Sample Oblique Workout To Be Done At The End Of A Lift

Do not do abs/obliques before heavy lift because it could compromise your form. Note it is perfectly fine to mix and match the exercises from the two categories of oblique exercises*

Beginner


Intermediate


Very Advanced


Exercises that require more weight should be done with less reps while movements like barbell twists do not require much weight at all and higher reps can be used.

2nd Place soundcheck129

A lot of focus is placed on training abdominals, but many people forget their surrounding neighbors; the oblique muscles.

Other than perhaps "Arnold," the two syllables most frequently associated, in most of the general public's minds, with being in excellent shape is "six pack."

Often, many beginners are lured into the gym with dreams of arms and abs, and some can be so obsessed with maintaining a visible set of the latter that they fail to make progress anywhere else. And even with this ab obsession, many still fail to train their obliques effectively, which not only holds back their quest for attractive abs, but their overall strength and flexibility.

What Is The Best Workout For Strengthening Oblique Muscles?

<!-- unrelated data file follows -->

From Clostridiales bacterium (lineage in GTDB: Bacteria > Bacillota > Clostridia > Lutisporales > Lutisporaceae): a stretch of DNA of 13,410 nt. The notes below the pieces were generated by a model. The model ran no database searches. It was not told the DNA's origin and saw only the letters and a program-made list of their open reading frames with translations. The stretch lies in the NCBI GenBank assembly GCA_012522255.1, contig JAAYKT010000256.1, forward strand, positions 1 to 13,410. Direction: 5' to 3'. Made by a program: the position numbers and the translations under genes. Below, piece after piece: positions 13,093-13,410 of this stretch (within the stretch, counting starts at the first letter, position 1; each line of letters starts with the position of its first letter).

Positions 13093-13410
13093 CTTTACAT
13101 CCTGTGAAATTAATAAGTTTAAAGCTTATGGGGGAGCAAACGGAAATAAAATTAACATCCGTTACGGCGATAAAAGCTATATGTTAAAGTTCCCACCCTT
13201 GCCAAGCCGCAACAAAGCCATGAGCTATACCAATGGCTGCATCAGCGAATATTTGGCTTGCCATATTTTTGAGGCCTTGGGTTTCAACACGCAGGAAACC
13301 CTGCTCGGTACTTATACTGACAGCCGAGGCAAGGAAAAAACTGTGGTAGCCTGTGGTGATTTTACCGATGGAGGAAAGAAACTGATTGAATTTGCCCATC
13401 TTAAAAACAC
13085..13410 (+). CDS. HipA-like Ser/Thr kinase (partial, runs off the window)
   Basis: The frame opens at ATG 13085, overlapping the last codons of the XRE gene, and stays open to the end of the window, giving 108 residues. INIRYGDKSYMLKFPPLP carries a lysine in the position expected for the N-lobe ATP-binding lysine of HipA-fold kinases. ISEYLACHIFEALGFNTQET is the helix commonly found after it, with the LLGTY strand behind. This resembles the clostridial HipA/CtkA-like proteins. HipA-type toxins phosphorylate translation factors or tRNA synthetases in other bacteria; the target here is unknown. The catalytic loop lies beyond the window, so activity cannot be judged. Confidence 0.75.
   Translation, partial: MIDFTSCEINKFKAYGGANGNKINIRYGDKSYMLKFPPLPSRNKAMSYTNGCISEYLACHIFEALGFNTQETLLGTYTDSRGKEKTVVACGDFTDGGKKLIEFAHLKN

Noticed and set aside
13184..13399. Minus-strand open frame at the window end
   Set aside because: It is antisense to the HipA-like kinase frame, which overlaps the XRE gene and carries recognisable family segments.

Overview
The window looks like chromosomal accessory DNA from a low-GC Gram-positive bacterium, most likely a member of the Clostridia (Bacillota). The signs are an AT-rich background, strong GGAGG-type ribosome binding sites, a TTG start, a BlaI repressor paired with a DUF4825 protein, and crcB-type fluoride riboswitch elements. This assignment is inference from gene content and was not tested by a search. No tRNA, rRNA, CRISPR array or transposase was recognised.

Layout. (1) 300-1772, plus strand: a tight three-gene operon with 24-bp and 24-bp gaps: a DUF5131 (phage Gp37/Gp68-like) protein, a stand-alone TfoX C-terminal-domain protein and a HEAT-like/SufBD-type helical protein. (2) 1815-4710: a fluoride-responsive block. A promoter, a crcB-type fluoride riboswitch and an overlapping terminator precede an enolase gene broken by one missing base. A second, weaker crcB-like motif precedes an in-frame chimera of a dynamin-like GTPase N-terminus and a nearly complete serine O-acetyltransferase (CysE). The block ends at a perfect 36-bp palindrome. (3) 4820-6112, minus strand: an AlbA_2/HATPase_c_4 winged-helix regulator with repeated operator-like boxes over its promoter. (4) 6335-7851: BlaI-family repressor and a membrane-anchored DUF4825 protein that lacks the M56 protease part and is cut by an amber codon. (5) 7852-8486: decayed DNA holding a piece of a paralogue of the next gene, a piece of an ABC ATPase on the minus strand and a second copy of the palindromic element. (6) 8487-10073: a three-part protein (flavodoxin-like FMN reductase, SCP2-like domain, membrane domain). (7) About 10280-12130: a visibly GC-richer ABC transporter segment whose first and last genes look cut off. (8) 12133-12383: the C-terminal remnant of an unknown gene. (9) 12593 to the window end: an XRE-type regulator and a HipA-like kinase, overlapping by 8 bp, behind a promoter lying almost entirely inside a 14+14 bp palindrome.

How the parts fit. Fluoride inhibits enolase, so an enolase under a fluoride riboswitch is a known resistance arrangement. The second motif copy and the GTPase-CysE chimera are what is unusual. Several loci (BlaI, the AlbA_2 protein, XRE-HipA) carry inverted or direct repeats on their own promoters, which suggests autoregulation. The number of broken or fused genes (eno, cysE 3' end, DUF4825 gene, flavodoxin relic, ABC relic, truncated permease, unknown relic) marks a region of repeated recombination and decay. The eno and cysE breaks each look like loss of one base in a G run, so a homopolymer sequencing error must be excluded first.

Probably the biggest misconception about oblique training, and ab training in general, is that the key to success is volume. Sadly, people fail to understand that like every other body part trained in the gym, abs are muscles too, and the same rules apply. You wouldn't do 300 sets of bench press and try to train your chest every day, so why should your abs and obliques be any different?

Well here's the secret - they're not. For this reason, I do direct ab training at most twice per week. If you're performing compound lifts such as deadlifts and squats, your abdominals and obliques are getting stimulation from those as well. You'll find greater success relying on weighted ab work performed just a few times per week rather than unweighted ab work performed daily.